**T**** h****e Main Challenge**

One of our easier **Mathelona**-style challenges, still utilising the four arithmetic operations. Place the eight digits **1 2 2 3 4 4 5** and **6** into the gaps so both lines work out:

◯ + ◯ = 6 = ◯ × ◯

◯ – ◯ = 2 = ◯ ÷ ◯

If you enjoy this type of number puzzle, click **Mathelona** for details of our pocket book of challenges.

**The 7puzzle Challenge**

The playing board of **the 7puzzle game** is a 7-by-7 grid containing 49 different numbers, ranging from **2 **up to **84**.

The 1st & 4th rows contain the following fourteen numbers:

2 3 9 10 14 15 22 32 35 40 44 54 60 72

What is the difference between the two multiples of 7?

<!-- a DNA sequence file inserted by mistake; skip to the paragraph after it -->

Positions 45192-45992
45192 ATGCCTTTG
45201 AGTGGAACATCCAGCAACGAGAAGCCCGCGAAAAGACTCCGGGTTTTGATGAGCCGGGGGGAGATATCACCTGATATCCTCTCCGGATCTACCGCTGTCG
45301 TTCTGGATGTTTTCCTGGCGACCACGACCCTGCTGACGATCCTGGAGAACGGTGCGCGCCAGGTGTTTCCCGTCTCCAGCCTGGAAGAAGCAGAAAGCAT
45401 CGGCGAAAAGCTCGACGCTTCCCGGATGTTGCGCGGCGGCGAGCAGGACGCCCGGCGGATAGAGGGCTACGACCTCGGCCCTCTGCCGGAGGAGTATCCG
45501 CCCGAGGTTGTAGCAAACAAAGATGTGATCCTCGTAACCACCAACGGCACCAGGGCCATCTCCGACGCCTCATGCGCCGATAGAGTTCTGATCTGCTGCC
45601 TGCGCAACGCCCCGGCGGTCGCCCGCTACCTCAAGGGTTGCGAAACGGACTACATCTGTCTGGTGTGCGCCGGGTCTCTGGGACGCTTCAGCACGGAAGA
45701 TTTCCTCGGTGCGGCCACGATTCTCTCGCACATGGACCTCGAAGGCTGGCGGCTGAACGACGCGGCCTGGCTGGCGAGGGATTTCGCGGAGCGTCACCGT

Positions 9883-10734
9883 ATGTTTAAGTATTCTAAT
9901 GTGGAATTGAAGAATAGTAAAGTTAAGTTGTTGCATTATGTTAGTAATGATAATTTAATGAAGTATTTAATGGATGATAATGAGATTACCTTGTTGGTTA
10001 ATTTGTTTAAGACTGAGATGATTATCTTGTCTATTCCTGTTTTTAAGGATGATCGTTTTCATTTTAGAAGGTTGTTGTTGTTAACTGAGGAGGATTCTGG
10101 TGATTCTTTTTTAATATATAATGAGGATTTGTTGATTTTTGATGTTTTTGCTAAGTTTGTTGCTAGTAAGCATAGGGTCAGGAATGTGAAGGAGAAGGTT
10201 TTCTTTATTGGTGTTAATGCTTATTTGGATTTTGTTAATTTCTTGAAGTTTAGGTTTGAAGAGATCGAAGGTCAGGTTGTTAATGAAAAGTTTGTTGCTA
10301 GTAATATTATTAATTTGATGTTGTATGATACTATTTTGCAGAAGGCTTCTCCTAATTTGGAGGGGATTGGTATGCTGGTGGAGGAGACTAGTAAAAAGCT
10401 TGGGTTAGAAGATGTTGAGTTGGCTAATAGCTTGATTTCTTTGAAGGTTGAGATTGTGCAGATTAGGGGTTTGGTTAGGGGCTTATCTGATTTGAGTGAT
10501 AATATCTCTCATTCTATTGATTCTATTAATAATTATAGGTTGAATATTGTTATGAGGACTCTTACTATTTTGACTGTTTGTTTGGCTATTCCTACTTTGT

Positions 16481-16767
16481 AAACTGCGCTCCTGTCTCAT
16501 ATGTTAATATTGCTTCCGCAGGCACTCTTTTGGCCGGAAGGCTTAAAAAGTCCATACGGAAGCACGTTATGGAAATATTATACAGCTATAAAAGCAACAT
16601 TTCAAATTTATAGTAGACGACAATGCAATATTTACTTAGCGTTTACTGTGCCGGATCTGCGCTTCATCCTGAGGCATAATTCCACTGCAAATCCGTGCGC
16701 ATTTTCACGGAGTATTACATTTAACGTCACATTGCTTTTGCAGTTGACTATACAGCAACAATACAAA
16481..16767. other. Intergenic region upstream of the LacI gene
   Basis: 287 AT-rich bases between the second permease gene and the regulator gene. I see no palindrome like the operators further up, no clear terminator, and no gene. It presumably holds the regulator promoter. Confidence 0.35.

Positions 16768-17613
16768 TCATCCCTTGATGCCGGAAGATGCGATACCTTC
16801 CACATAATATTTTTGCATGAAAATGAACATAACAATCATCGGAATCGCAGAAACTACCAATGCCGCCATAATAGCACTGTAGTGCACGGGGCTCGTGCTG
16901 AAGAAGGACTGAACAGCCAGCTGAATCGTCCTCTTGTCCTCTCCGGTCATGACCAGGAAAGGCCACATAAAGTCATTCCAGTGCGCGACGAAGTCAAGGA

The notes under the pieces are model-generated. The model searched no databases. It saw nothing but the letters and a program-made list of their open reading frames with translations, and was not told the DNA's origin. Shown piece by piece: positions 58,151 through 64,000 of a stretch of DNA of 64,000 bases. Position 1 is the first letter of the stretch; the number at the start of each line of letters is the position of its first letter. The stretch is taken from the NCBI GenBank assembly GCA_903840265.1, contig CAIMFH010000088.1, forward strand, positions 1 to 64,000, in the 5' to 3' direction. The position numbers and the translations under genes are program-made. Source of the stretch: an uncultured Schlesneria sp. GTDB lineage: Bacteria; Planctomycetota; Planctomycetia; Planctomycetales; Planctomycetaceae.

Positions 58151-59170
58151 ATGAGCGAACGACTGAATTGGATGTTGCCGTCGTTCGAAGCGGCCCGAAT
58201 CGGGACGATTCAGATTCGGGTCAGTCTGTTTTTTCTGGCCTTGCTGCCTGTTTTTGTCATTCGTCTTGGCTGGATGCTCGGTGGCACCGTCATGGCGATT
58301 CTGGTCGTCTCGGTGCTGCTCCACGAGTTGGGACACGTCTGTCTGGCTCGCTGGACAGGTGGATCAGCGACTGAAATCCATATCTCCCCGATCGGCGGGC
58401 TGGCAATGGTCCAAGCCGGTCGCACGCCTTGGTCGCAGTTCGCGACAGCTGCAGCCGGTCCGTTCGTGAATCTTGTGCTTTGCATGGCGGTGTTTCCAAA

**The Lagrange Challenge**

*Lagrange’s Four-Square Theorem* states that every positive integer can be made by adding up to four square numbers.

For example, **7** can be made by **2²+1²+1²+1²** (or 4+1+1+1).

There are SIX ways of making **141 **when using *Lagrange’s Theorem*. Can you find them?

**The Mathematically Possible Challenge**

Using the three digits **2**, **6** and **9** once each, with + – × ÷ available, which are the only THREE numbers it is possible to make from the list below?

4 8 12 16 20 24 28 32 36 40

#*4TimesTable*

**The Target Challenge**

Can you arrive at **141** by inserting **3**, **5**, **7** and **12** into the gaps on each line?

- ◯×(◯+◯)–◯ = 141
- (◯×◯+◯)×◯ = 141
- ◯³+◯+◯–◯ = 141

**An****swers **can be found **here**.

**Click Paul Godding for details of online maths tuition.**